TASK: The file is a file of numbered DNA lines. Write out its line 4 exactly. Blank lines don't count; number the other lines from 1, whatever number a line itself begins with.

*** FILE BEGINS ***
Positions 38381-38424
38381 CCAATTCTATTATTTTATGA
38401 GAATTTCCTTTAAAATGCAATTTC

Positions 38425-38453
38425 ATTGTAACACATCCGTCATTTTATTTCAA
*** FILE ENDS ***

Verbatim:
Positions 38425-38453